41 CFR Appendix B to Part 60-741 - Developing Reasonable Accommodation Procedures
As stated in §§ 60-741.21(a)(6) and 60-741.44(d), the development and use of written procedures for processing requests for reasonable accommodation is a best practice. This Appendix provides guidance contractors may wish to use should they decide to adopt this best practice. As stated in the regulations, contractors are not required to use written reasonable accommodation procedures, and the failure to use such procedures will not result in a finding of violation.
1. Designation of responsible official. The contractor should designate an official to be responsible for the implementation of the reasonable accommodation procedures. The responsible official may be the same official who is responsible for the implementation of the contractor's affirmative action program. The responsible official should have the authority, resources, support, and access to top management that is needed to ensure the effective implementation of the reasonable accommodation procedures. The name, title/office, and contact information (telephone number and email address) of the responsible official should be included in the reasonable accommodation procedures, and should be updated when changes occur.
2. Description of process. The contractor's reasonable accommodation procedures should contain a description of the steps the contractor takes when processing a reasonable accommodation request, including the process by which the contractor renders a final determination on the accommodation request. If specific information must be provided to the contractor in order to obtain a reasonable accommodation, the description should identify this information. For example, the contractor's reasonable accommodation procedures may state that to obtain a reasonable accommodation, the contractor must be informed of the existence of a disability, the disability-related limitation(s) or workplace barrier(s) that needs to be accommodated, and, if known, the desired reasonable accommodation. The description should also indicate that, if the need for accommodation is not obvious, or if additional information is needed, the contractor may initiate an interactive process with the accommodation requester.
3. Form of requests for reasonable accommodation. The reasonable accommodation procedures should specify that a request for reasonable accommodation may be oral or written and should explain that there are no required “magic words” that must be used by the requester to request an accommodation. The procedures should also state that requests for reasonable accommodation may be made by an applicant, employee, or by a third party, such as a relative, job coach, or friend, on his or her behalf.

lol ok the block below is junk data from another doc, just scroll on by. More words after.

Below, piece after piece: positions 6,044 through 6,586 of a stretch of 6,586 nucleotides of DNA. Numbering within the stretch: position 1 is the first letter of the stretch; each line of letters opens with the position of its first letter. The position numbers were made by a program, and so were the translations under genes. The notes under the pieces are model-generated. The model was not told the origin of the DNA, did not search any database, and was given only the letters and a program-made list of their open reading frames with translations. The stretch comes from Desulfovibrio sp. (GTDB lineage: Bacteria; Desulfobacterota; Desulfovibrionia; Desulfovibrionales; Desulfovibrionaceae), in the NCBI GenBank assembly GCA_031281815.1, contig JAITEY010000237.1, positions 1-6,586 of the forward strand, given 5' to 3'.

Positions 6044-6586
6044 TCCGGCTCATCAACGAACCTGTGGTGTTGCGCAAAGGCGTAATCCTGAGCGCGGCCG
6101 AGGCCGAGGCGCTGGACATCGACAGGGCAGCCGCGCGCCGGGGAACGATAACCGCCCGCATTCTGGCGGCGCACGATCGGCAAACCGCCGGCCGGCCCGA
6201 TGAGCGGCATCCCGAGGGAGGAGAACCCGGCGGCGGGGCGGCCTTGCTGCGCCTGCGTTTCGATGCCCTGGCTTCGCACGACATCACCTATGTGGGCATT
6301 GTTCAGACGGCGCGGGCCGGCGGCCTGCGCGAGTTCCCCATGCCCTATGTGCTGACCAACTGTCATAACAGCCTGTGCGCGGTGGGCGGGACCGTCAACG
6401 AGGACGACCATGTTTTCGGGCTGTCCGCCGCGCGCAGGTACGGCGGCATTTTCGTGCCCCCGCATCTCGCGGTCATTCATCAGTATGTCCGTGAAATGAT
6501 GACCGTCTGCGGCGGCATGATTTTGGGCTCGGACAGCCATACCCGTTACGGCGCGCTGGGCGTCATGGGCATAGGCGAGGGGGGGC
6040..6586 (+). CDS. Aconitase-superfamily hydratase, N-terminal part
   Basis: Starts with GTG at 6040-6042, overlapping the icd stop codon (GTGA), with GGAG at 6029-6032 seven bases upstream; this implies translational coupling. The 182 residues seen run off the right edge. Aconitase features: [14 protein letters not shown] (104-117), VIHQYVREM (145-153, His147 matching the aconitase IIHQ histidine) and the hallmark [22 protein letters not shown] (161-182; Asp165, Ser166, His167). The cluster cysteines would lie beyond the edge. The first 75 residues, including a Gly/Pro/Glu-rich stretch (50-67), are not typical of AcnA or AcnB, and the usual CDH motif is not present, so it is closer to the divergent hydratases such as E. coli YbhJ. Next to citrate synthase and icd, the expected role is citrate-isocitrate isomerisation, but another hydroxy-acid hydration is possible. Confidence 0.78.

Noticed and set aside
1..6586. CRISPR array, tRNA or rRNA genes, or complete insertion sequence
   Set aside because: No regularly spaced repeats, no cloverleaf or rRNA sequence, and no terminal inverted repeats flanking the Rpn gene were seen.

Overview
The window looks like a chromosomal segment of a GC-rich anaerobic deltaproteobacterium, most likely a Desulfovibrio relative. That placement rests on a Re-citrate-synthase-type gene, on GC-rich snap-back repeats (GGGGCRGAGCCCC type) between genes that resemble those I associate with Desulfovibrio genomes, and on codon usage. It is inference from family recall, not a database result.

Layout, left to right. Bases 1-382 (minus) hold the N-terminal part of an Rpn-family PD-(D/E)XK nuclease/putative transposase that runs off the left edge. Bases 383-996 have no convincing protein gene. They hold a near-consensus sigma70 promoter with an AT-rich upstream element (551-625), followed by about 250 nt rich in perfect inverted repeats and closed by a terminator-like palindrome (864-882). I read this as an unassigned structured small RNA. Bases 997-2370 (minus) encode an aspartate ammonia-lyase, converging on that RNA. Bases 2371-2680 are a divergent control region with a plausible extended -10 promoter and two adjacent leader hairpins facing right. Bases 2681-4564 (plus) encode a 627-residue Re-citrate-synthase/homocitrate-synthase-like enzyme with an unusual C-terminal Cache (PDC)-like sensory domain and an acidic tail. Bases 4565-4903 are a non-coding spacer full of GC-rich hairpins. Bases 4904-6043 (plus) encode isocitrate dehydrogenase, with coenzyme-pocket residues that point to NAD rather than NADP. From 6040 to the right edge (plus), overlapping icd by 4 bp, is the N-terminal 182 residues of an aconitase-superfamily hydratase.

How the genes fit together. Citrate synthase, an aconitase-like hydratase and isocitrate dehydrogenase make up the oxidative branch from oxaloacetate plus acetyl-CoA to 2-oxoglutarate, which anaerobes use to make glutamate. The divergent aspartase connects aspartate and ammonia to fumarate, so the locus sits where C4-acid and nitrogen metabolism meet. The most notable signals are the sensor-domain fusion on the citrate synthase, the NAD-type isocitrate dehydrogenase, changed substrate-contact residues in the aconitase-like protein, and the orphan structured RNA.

4. Submission of reasonable accommodation requests by employees. The reasonable accommodation procedures should identify to whom an employee (or a third party acting on his or her behalf) must submit an accommodation request. At a minimum, this should include any supervisor or management official in the employee's chain of command, and the official responsible for the implementation of the reasonable accommodation procedures.
5. Recurring requests for a reasonable accommodation. The reasonable accommodation procedures should provide that in instances of a recurring need for an accommodation (e.g., a hearing impaired employee's need for a sign language interpreter for meetings) the requester will not be required to repeatedly submit or renew their request for accommodation each time the accommodation is needed. In the absence of a reasonable belief that the individual's recurring need for the accommodation has changed, requiring the repeated submission of a request for the accommodation could be considered harassment on the basis of disability in violation of this part.
6. Supporting medical documentation. The reasonable accommodation procedures should explain the circumstances, if any, under which the contractor may request and review medical documentation in support of a request for reasonable accommodation. The procedures should explain that any request for medical documentation may not be open ended, and must be limited to documentation of the individual's disability and the functional limitations for which reasonable accommodation is sought. The procedures should also explain that the submission of medical documentation is not required when the disability for which a reasonable accommodation is sought is known or readily observable and the need for accommodation is known or obvious.